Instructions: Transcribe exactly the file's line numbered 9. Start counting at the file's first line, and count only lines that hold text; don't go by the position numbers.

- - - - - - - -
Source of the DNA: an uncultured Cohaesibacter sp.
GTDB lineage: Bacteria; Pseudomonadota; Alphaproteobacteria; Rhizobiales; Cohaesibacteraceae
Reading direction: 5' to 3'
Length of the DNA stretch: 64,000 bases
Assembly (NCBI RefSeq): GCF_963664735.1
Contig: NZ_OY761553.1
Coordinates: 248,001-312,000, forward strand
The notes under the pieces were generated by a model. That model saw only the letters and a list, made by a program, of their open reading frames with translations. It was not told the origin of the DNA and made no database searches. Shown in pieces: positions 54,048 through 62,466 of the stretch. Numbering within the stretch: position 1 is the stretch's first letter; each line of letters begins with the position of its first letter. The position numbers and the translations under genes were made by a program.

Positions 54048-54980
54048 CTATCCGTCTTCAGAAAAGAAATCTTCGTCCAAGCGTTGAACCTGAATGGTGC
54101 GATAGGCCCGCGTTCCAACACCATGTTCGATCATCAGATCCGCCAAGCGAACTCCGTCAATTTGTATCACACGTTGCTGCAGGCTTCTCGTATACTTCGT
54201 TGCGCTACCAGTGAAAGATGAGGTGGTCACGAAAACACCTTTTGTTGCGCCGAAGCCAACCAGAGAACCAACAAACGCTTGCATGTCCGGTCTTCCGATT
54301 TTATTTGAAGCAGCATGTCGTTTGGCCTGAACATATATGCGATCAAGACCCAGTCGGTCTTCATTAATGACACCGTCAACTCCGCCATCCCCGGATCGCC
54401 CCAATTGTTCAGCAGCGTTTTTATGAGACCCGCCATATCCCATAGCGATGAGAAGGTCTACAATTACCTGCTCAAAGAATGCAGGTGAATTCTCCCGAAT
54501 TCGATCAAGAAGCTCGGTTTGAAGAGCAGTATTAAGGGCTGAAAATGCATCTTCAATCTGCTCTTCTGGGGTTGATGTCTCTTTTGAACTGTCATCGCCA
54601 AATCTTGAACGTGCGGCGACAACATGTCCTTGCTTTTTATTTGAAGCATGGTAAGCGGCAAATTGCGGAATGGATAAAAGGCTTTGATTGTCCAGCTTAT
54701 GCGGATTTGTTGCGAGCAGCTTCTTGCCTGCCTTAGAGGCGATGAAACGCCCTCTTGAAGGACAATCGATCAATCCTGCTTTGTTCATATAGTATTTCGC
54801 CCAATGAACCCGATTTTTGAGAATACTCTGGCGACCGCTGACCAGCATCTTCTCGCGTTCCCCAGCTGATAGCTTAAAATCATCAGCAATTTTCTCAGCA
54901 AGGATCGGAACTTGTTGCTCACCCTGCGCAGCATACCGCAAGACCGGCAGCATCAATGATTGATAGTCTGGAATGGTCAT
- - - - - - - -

Positions 54048-54980